By WPRO News and Jennifer McDermott, the Associated Press
“Let’s be honest – this wasn’t easy, was it?” said Governor Gina Raimondo at a ribbon cutting for a new welcome center at The Breakers mansion in Newport, seemingly well aware of the long battle leading to its opening.
The $5.4 million welcome center provides bathrooms, ticket facilities, and a cafe. The one-story center is about 3,750 square feet and is set within a cypress and beech grove to help screen it from The Breakers. The architecture was inspired by pavilions and conservatories from the Gilded Age.
The center drew opposition from neighbors, preservationists, and many descendants of the Vanderbilt family. Opponents said they wanted the welcome center to be built across the street or elsewhere, so it wouldn’t “permanently mar” the historic character of the landscape. The neighborhood association lost a lawsuit opposing the plan in 2015, and the Rhode Island Supreme Court declined to intervene in an attempt to block zoning approval last year. A groundbreaking soon followed.
Paul Szapary, a descendent of Cornelius Vanderbilt II, drove by the grounds recently. He said the center is larger and more intrusive than he feared.
“They really are supposed to present these houses and properties as near as possible to the way they would’ve been when families were actually living there,” Szapary said Wednesday. “Putting a modern structure like this right on the grounds goes very much against that mission.”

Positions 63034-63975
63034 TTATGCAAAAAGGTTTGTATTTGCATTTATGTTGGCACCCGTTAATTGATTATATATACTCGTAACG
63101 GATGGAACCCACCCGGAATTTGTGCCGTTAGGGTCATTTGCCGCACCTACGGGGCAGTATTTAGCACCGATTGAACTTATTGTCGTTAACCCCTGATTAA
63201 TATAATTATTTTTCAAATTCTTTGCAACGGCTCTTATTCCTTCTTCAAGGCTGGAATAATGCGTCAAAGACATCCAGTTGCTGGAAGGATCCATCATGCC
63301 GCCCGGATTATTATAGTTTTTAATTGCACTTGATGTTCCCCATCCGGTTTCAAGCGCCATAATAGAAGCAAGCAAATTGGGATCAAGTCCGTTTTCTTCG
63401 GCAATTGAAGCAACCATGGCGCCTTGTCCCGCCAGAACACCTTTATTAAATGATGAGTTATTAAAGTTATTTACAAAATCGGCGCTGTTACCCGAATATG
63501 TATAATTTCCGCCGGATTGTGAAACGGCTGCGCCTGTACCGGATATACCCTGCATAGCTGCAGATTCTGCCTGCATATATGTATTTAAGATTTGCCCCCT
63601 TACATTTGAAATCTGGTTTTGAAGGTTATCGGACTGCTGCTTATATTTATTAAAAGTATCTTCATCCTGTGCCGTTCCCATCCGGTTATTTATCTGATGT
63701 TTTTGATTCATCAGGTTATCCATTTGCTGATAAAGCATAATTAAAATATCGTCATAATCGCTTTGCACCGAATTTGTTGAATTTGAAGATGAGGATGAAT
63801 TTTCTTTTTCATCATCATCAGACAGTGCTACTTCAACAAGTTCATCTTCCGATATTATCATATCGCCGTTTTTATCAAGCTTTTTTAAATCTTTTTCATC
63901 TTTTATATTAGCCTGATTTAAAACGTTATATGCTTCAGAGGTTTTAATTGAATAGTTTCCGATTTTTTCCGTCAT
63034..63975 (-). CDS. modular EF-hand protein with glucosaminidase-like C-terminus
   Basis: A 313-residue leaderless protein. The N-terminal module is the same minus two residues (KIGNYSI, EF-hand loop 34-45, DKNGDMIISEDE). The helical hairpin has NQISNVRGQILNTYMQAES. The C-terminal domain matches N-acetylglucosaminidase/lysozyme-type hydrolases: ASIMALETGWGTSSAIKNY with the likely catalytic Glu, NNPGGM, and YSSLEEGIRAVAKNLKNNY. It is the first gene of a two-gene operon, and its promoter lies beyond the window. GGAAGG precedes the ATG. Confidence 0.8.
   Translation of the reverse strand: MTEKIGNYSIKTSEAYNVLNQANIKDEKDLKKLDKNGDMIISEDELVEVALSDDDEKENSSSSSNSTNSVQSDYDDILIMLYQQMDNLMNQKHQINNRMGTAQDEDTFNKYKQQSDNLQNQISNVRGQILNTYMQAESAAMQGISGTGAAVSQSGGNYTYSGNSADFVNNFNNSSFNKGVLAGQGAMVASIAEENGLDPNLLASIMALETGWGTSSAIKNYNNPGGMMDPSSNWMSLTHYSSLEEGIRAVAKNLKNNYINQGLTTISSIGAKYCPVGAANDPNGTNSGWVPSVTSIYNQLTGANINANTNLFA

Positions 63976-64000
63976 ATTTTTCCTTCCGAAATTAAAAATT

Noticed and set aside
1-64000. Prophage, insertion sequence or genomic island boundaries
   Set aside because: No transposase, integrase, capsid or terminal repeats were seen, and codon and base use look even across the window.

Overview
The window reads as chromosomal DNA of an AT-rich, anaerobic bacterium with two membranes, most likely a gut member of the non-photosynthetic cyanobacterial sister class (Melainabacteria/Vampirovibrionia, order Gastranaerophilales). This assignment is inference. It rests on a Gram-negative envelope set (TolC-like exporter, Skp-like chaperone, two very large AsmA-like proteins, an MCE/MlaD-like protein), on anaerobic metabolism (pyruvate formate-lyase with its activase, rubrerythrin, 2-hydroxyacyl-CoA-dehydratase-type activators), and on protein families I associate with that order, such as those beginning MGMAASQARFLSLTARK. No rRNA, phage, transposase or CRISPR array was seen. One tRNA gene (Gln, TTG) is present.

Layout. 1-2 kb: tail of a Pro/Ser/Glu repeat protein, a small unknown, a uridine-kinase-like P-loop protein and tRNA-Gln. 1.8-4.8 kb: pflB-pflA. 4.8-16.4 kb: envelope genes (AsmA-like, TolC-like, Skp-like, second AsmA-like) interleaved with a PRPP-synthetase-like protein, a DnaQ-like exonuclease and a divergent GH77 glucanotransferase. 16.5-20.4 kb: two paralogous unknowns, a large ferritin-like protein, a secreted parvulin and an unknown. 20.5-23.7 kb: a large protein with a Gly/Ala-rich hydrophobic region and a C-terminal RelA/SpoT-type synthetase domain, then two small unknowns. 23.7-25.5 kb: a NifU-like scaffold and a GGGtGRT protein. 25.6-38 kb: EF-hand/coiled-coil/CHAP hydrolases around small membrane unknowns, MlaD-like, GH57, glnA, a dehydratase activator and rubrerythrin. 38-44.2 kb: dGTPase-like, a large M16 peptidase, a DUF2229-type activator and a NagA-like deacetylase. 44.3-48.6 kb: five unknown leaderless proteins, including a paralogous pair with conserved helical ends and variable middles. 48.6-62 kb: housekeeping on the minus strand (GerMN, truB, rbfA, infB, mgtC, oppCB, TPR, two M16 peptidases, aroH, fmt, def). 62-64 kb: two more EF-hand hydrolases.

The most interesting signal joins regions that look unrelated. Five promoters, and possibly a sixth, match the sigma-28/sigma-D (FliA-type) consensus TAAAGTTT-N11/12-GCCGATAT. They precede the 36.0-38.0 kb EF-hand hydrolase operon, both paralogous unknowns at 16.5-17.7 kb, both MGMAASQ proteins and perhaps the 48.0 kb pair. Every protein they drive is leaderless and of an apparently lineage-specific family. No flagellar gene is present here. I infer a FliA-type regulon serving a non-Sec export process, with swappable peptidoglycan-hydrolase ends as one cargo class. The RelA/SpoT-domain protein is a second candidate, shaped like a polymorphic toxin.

However, The Preservation Society of Newport County has said for years that the roughly 450,000 people who visit The Breakers annually deserve world-class hospitality at the mansion, which is perhaps the grandest of Newport’s summer homes. When it opened on Thursday night, the Society’s Executive Director Trudy Coxe said the new accommodations are a vast improvement from what was there before.
“It was not acceptable to have port-a-johns on the front lawn of The Breakers and it was not acceptable to be selling tickets out of a ticket tent, and that’s what our life was like until this building got built. We are a very popular attraction, and I believe that we need to treat our visitors in the same way that Cornelius Vanderbilt would have treated his guests when they came to visit The Breakers,” Coxe said. “And that’s what we’re doing now. We’re treating our guests with great respect and great dignity, and to me that trumps everything.”